nuclear articlenuclear articleHistory was made at the United Nations Headquarters in New York on July 7, 2017, when the Treaty on the Prohibition of Nuclear Weaponswas adopted by a vote of 122 Member States to 1 (The Netherlands, with 1 abstention, Singapore).

This Treaty prohibits development, testing, production, manufacture, acquisition, possession, stockpiling, use, and threat of use of nuclear weapons.

The World Federation of Public Health Associations welcomes this historic Treaty, and urges all states to sign, ratify, and implement it as a key step to safeguard global health.

The long process that it took to get to this point shows the power of joining together and speaking with one voice. While this Treaty can be considered a great achievement, we must continue the fight against nuclear weapons because there is still a lot of work to be done. The nuclear-armed and nuclear-dependent states that are not a part of this Treaty have been provided with practical and flexible ways to comply with these prohibitions once they decide to join. If they persist in defying the norms established by the Treaty, they will be declared as outlaw states.

John Loretz, the program director of the International Physicians for the Prevention of Nuclear War (IPPNW) has stated that, “The nine nuclear-armed states, which refused to participate in these negotiations, are now faced with a stark choice. They can comply with the norms that have been clearly and unambiguously established by the Treaty and eliminate their nuclear weapons, as they should have done decades ago, or they will be stigmatized as outlaw states.” These nine nuclear-armed states are: Russia, the United States, France, China, the United Kingdom, Pakistan, India, Israel, and North Korea. While these nine countries are recognized as owning nuclear weapons, it doesn’t mean that they are the only countries that possess nuclear weapons. Other countries, such as Belgium, Germany, Italy, Turkey, and the Netherlands, deploy and store American nuclear weapons as part of NATO agreements. Other non-nuclear countries, such as South Korea, Canada, and Greece, previously have had similar agreements with the United States. These countries have also been recognized by Loretz, who said, “The states that base their security on the nuclear weapons possessed by other states can either withdraw from extended nuclear deterrence arrangements and cease all military planning and preparation for the use of nuclear weapons, or face similar global condemnation.”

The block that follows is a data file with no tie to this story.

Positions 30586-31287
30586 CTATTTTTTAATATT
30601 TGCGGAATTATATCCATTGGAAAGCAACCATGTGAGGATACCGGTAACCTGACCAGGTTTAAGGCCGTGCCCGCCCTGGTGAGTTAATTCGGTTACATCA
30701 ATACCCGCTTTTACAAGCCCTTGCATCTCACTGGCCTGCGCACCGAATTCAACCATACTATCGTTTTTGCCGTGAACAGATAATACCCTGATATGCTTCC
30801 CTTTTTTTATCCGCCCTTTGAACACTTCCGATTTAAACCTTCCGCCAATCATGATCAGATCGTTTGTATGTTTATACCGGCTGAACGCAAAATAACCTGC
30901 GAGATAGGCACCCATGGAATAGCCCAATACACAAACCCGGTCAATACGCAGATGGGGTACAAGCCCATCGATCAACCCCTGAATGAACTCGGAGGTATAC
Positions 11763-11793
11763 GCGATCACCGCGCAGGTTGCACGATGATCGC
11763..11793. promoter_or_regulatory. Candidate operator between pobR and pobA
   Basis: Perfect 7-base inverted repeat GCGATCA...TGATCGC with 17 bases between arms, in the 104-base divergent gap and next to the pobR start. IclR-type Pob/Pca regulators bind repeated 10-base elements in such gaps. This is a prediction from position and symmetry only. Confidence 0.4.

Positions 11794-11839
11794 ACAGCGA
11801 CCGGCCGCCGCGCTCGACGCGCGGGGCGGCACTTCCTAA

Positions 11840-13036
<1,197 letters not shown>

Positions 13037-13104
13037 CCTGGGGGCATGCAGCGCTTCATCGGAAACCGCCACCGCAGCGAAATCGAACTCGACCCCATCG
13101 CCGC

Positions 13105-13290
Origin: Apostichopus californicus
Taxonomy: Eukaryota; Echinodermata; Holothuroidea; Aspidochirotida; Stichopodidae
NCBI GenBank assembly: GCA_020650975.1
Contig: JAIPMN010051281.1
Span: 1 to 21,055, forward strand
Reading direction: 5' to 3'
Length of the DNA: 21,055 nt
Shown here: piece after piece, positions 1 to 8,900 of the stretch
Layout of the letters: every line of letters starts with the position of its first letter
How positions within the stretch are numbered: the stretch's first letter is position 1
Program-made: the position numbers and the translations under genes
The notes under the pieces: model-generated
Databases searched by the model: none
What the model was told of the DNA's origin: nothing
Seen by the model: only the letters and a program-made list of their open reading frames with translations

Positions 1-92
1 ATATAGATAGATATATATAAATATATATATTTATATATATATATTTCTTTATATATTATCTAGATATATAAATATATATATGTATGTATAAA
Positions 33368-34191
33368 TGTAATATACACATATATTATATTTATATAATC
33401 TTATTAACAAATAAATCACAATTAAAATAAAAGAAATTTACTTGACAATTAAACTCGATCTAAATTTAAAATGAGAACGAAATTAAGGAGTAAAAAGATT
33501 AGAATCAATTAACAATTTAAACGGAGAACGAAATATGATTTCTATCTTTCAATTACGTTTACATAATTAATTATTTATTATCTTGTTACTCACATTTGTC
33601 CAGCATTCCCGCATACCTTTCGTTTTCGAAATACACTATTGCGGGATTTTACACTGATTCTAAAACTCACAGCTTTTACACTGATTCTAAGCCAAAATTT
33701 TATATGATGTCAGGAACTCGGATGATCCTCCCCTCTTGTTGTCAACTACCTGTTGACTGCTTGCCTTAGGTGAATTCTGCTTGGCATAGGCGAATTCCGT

Overall, this Treaty is great for the shared interests of humanity, and it provides a powerful legal, moral, and political tool moving forward. It has been a long and difficult process leading up to this point, and we must continue to work together and speak with one voice to eliminate nuclear weapons entirely in the world.

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